During the weeks leading up to the end of Mike Zimmer’s tenure as head coach of the Minnesota Vikings, all the discourse about a potential successor involved getting a bright offensive mind to fill the vacancy. This notion was exacerbated when Justin Jefferson fell 17 yards shy of eclipsing Randy Moss’ single-season receiving record.
With a minute left on the clock and the crowd chanting Jefferson’s name, the obvious thing to do would have been to get him a look or two. Instead, Minnesota ran the clock out to resounding boos in U.S. Bank Stadium.
“I don’t care about records,” said Zimmer postgame. “All I care about is wins.”
His cold attitude towards Jefferson added more fuel to the fire of the coaching debate. After all, the majority of the Vikings’ pieces to build upon are on the offensive side of the ball, including their All-Pro wide receiver.
Improving the offensive outlook of this team should be a big focus going into the offseason, but it doesn’t have to be the be-all-end-all metric to for potential head coaches.
For a talented roster with unfulfilled expectations, sometimes all it takes is a shift of mentality. That shift isn’t necessarily from offense to defense.
“Instead of trying not to lose the game,” said Andre Patterson in a November press conference, “we’re going to try to win the game.” Patterson’s formula is exactly what the doctor ordered in Minnesota.
After hearing from the players on Monday, it became clear that Zimmer had lost the locker room. This doesn’t come as much of a surprise, considering his unabashed, cold coaching style didn’t mesh with some of the players.
Brian O’Neill added to this sentiment saying the critical moving forward would be, “getting everybody pushing in the same direction and working together in a collaborative environment that’s enjoyable to work in.”
“Collaboration” was the word ringing around the TCO Practice Facility, and it highlights the most significant issue in Minnesota. The Vikings had a culture issue created by a lack of leadership at the head coaching position. Zimmer was really a defensive coordinator acting as head coach, building every single game plan around defense. The offense was just a vessel to give the defense a break in his mind. He probably would have won games 10-3 if he could.
He found plenty of success in Minnesota, but the Vikings need change. That change comes in the form of a strong, empathetic leader who can connect with the entire team and delegate duties as required. Enter Patterson.
I can hear the moans and groans already. The thought of hiring the defensive coordinator behind the NFL’s 24th scoring defense seems completely crazy. But Patterson’s background speaks for itself.
First and foremost, it’s hard to say what kind of defensive coordinator he was when he had not one but two Zimmers in his ear. What we do know, though, is that Patterson is responsible for the most consistency in developing a single position group. Among Minnesota’s draftees, the defensive linemen who come in seem to see the biggest leap, and that’s thanks to Patterson.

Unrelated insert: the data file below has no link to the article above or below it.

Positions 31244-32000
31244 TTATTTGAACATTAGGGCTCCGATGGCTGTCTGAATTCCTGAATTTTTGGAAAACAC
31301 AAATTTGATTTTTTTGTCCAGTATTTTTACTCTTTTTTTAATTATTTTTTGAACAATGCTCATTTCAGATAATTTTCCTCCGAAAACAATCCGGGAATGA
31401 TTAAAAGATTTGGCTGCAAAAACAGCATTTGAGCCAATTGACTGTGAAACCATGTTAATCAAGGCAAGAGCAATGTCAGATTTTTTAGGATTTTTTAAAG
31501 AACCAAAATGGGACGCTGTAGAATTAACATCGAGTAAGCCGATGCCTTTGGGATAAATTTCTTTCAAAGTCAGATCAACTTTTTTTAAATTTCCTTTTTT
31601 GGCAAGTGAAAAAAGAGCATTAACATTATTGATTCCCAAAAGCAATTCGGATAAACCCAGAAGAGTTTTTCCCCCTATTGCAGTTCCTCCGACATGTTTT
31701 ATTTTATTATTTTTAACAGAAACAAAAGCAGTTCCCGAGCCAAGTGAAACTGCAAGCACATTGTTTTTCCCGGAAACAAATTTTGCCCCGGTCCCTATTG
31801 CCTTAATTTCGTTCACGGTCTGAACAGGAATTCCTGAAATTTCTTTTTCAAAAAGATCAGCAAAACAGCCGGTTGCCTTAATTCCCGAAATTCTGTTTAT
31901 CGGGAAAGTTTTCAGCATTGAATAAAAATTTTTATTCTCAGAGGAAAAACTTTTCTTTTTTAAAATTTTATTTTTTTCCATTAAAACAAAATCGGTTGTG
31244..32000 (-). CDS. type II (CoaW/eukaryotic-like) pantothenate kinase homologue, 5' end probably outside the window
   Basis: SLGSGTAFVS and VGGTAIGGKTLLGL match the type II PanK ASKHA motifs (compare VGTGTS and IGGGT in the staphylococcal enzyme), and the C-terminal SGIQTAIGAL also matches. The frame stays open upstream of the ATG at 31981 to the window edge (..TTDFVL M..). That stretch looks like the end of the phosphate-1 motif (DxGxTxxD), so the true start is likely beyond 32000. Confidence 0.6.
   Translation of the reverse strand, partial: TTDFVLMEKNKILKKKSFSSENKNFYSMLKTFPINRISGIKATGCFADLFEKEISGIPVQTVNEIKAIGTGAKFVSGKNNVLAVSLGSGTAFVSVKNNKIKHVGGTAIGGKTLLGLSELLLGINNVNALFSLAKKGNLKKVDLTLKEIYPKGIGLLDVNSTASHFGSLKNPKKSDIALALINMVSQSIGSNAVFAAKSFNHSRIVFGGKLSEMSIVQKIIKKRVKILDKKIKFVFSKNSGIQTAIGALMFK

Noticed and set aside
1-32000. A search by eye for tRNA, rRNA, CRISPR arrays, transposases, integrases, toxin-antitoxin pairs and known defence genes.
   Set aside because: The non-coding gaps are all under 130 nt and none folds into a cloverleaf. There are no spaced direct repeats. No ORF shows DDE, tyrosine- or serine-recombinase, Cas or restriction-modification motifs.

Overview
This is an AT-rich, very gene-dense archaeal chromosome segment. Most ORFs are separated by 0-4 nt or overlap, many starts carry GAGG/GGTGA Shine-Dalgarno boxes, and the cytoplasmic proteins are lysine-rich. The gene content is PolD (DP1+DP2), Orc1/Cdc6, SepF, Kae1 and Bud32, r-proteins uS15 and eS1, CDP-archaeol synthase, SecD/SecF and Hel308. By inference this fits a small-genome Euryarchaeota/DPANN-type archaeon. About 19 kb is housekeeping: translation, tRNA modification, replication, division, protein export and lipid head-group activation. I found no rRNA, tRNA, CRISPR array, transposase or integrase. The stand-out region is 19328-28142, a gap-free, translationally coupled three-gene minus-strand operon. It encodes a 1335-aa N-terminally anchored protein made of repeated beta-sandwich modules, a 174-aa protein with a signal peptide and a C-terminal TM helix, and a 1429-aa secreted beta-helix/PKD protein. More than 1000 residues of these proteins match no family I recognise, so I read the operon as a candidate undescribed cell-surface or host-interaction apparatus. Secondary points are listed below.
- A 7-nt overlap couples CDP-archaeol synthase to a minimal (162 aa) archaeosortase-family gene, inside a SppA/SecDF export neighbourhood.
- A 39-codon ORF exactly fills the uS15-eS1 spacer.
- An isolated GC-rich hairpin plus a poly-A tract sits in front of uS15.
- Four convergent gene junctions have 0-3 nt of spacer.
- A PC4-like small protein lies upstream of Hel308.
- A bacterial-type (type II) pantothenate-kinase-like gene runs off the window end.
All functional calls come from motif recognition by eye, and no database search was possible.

But his abilities to mold young defensive linemen isn’t what makes him an attractive candidate. It’s his ability to be a leader.
Patterson’s coaching career started in 1982 as a graduate assistant at his alma mater, Montana. While serving in that role, he’d also graduate with a bachelor’s degree in secondary education. His background in both teaching and football would vault him to 16 more stops along the way at every single level of the sport.
This diverse set of experiences has given Patterson the ability to be able to connect with and motivate his players. He’s arguably one of the most underrated coaches in the NFL. Unlike Zimmer, he was even able to be both genial and genuine when talking to the media. At any press conference, chances are Patterson opened by asking how everybody was doing.
It seems like a minor detail, but it’s the sort of thing that shows what kind of person he is. Making an internal hire would certainly be met with some criticism, but Patterson is essentially the anti-Zimmer. His background is on the defensive side, but he undoubtedly would be able to drop the ego and let whoever comes in next influence which direction the offense goes.
Essentially, the Vikings have just been freed from an authoritarian leader and thus need someone who can connect with every aspect of the team. Mark Wilf talked about how the Vikings want to be competitive next year, and they certainly have the tools to do so.
They’ll need to bring in new coaching blood to revitalize the game plan, but who better to fix the culture in Minnesota than somebody who experienced it themselves?
He’s a natural leader and has the resumé to become the next head coach of the Vikings. It’s time for the Wilf’s to step up and give Patterson the shot he’s been working 40 years for.